Jamil Barakat says it was never easy to sustain a living in Syria’s northwestern Idleb town. But the Turkish lira crisis next door and skyrocketing inflation have made running his small business in Idleb a nightmare.
“Produce prices change every day, and customers are in disbelief,” Barakat tells Al Jazeera. “And of course you have to take into consideration rent and transportation costs.”
The value of the Turkish lira to the U.S. dollar earlier this week crashed to a record low, as President Recep Tayyip Erdogan defends sharp interest rate cuts. Over the past year, the Turkish currency lost about 40 percent of its value, and inflation is approaching 20 percent.
Turkey’s fiscal crisis and the depreciation of the Turkish lira have spilled over into opposition-held Idleb in neighboring Syria, which adopted the Turkish currency more than a year ago. Some 4.4 million people live in Idleb, about half of whom are displaced.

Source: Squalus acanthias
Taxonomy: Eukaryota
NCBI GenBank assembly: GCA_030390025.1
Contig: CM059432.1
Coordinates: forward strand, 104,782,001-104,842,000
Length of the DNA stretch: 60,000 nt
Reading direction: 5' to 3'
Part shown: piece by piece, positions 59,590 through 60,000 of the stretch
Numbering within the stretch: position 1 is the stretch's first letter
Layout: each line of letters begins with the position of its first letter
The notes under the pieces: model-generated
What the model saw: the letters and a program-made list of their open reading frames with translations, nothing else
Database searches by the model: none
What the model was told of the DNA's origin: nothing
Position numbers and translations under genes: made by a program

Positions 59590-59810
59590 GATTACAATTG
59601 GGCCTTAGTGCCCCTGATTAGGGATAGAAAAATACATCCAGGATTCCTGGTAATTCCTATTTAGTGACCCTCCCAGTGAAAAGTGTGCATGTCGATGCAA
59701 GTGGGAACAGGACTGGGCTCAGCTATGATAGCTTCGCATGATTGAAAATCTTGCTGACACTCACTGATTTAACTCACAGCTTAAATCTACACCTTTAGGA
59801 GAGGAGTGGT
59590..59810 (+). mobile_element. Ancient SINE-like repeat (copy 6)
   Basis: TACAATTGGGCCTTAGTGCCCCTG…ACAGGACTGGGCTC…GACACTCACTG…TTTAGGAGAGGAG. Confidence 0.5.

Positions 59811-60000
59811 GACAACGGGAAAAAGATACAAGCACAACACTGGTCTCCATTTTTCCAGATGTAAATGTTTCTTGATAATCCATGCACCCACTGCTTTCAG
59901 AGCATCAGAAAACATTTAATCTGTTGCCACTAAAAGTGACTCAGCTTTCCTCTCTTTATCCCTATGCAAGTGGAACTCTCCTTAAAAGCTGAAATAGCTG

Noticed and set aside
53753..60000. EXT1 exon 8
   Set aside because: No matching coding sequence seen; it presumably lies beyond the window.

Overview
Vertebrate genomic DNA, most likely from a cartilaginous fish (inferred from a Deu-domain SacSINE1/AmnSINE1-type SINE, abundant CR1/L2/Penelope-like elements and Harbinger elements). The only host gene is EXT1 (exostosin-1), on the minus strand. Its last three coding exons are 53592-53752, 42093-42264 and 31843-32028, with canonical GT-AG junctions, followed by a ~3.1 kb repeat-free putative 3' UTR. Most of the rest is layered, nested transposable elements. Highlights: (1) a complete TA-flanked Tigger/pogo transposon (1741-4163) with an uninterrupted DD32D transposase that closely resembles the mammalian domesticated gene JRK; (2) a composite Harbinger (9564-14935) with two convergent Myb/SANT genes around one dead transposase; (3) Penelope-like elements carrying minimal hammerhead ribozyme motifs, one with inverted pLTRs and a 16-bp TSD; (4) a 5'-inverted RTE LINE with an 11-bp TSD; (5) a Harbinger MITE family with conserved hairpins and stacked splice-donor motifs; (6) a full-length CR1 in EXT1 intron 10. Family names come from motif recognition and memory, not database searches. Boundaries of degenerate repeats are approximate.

“It’s not only the monetary connection with Turkey but also the trade connection,” Karam Shaar, the research director of Syrian think-tank Operations and Policy Center, tells Al Jazeera. “Bab al-Hawa, the most significant border crossing with Turkey, is effectively controlled by HTS [Hayet Tahrir al-Sham].”
“Everything here is imported,” Barakat says, pointing at all his fruit and vegetables. “Do we have any orchards or groves here?”
Mohammad al-Ahmad is also struggling to keep his bakery in business, with flour and fuel prices skyrocketing – all brought in from Turkey.
“At this rate, it will cost three liras ($0.24) to produce a bundle of bread, but we have no choice but to keep selling it at 2.5,” al-Ahmad says. “We’ll have to work at a loss but how else will people afford it?”
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